Because they are so primitive, guilt, shame and anxiety should not be used as moral guidelines for how to live our lives. They were built into us in such a gross manner that they could be passed on genetically. They were elicited and shaped in childhood in a haphazard and irrational manner. When we feel guilty, it does not mean we deserve it. When we feel ashamed, we do not have to withdraw or get angry. When we feel anxious, we do not have to believe we are doomed. We can see the origins of these self-defeating emotions in biology and childhood, and work toward freeing ourselves of them.

These negative legacy emotions tend to suppress our ability to be aggressive and self-assertive regardless of the merits of our goals, ambitions or desire. Commonly, they inhibit the most sensitive and important aspects of our humanity - our ability to be creative and to love. Leaving them behind opens us up to our full potential.

My new book about negative legacy emotions is called Guilt, Shame and Anxiety: Understanding and Overcoming Negative Emotions. The first part describes the biological evolution of our negative legacy emotions, including how and why they came about. It explains why they are so flawed and ultimately so self-defeating that they can backfire by driving us into irrational states of aggression or self-suppression. The second part of the book shows how to identify these emotions in order to reject their influence. It provides simple questionnaires to identify guilt, shame and anxiety and their harmful effects upon us. It also shows us how to identify the chronic anger and emotional numbing that these emotions can cause. It offers charts to compare harmful and helpful emotional responses. The third part demonstrates how to overcome and to triumph over these inhibitory emotional reactions in order to find the emotional freedom to live the kind of lives we really want to live.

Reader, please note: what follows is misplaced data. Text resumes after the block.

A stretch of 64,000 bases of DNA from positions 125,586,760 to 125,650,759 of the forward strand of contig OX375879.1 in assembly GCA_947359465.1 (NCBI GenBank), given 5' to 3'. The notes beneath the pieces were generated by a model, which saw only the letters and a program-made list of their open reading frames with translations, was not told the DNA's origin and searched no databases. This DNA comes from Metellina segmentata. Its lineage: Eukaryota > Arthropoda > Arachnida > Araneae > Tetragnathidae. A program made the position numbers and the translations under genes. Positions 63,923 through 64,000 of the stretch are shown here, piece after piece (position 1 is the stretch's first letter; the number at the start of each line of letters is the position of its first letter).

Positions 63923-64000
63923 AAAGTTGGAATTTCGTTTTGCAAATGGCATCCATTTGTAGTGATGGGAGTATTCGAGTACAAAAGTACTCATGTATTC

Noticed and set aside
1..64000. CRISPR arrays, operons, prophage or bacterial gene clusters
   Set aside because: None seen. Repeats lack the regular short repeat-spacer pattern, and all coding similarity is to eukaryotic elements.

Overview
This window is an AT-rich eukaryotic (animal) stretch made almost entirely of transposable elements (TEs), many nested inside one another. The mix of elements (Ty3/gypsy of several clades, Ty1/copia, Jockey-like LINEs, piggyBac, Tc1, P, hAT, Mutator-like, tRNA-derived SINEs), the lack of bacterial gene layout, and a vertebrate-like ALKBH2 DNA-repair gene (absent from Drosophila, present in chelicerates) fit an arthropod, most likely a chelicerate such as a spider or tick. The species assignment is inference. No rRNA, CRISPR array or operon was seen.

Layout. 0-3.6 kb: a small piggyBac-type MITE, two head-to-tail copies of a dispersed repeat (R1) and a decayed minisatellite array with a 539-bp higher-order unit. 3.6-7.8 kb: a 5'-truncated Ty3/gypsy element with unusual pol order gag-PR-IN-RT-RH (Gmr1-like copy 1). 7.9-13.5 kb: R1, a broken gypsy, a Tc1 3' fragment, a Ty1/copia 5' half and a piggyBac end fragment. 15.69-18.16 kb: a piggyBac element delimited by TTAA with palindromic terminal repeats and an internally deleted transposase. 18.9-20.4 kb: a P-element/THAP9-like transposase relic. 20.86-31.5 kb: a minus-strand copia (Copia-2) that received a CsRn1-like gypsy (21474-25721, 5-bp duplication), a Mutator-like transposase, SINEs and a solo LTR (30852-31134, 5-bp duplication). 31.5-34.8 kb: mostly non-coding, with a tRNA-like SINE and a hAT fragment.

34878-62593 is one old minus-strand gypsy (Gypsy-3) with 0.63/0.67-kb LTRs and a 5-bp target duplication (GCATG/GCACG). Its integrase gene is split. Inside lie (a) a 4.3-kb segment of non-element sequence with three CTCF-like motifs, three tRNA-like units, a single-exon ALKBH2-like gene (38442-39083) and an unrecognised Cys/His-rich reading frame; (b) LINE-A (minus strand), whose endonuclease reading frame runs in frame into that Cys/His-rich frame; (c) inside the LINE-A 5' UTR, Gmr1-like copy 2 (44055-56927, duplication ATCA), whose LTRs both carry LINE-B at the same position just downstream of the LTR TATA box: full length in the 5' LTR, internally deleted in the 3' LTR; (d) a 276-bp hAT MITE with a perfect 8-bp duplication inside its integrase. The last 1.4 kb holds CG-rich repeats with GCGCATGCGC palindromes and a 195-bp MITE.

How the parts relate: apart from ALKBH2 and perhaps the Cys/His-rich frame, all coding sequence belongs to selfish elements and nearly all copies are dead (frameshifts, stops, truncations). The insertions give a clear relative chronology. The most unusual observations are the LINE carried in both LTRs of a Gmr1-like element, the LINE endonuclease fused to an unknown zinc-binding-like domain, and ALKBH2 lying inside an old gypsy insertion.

Imagine living life without guilt, shame and anxiety. It means leaving behind any psychiatric diagnoses that you have been given, and replacing them with self-understanding. It allows you to reject the emotional junk from the past and instead to tap into your positive emotional and spiritual capacities, and to achieve more and to enjoy your life more than you ever imagined.

Peter R. Breggin, MD is a psychiatrist and the author of Toxic Psychiatry, Talking Back to Prozac, Medication Madness, and now his most important book about self-help and psychology, Guilt, Shame and Anxiety: Understanding and Overcoming Negative Emotions.

Stopping psychiatric drugs can be even more hazardous than starting and should be done cautiously with supervision as described in Dr. Breggin's book, Psychiatric Drug Withdrawal. Dr. Breggin's professional website is www.breggin.com.

About the author:
Peter R. Breggin, MD is a psychiatrist in private practice in Ithaca, New York. Dr. Breggin criticizes contemporary psychiatric reliance on diagnoses and drugs, and promotes empathic therapeutic relationships. He has been called "the Conscience of Psychiatry." See his website at www.Breggin.com